Lacenta, chief of the Dariens, and retinue
Ascending the Chagres River
Central America - Port Realejo
Atrio del Convento de San Francisco 1860 (I)
Molino de Belen Lomas de Santa Fe Tacubaya
Title Page
Back Cover
Orizava
Gatun on the Chagres, in 1907
Plaza de San Agustin de las Cuevas Ciudad de Tlalpam (II)
Atrio del Convento de San Francisco 1860 (II)
Gorgon Bay
Bellin's map of the Isthmus, 1754
Trajes Mexicanos (IV)
Bronze statue of Columbus on Cristobal Point
Isthmian jungle
Map Shewing Lines of Communication via New Transmit Route Through Central America
View of Plantation just below Machuca Rapids, River San Juan
Indios Kikapoos presentados a Sm. Maximiliano 1865
Portobelo, in 1910
Restored Toscanelli chart of 1474
San Juan del Sur 1859
El Paseo de la Viga
Sea-wall of Panama at low tide
Street in village of Taboga
Casa Municipal o Disputacion
Trajes Mexicanos (III)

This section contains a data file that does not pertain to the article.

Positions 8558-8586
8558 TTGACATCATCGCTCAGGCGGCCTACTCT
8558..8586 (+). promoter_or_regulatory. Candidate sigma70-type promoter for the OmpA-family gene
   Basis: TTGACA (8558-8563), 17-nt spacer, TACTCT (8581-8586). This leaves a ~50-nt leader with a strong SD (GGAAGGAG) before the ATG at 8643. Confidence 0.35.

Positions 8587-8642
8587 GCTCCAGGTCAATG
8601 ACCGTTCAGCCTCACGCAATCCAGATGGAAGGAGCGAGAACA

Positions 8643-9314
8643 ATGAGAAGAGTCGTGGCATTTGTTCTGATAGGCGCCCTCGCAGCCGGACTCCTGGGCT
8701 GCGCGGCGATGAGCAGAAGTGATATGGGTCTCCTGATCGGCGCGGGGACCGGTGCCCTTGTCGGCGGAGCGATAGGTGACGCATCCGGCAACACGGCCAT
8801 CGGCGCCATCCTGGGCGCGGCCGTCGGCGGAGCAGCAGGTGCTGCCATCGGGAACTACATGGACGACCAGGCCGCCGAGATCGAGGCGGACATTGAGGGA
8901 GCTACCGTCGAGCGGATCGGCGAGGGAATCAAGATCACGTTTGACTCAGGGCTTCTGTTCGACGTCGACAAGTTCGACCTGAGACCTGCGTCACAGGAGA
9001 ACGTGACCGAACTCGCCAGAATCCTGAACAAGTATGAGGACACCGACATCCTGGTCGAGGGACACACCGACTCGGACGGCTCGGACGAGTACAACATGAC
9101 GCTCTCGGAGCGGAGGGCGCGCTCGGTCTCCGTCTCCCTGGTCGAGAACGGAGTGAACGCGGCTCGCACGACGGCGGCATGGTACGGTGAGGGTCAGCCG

Title Page
Catedral de Mexico
Ruined Church of Santo Domingo, Panama
Plaza de Santo Domingo
Day-ak, a San Bias chief, from Rio Diablo
Piedra Pintada
Columbus encounters great storms off Veragua
Tree-dwelling Indians in the lowlands of Panama
Interior de la Alameda de Mexico (II)
Colegio de Mineria
Las Cadenas en Una Noche de Luna
Map of the Republic of Panama and of the Canal
Trajes Mexicanos (I)
El Sagrario de Mexico
Back Cover
La Villa de Guadalupe Tomada en Globo el Dia 13 de Diciembre
San Antonio Chimalistaca Entrance de Sn. Angel (II)
Chapultepec
La Fuente de la Tlaxpana

Maps

Map Name
The Gate of the Pacific - Map of Central America (1863)
The Panama Canal - Birds-Eye View of the Panama Canal (1913)
The Gate of the Pacific - Map Shewing Lines of Communication via New Transmit Route Through Central America (1863)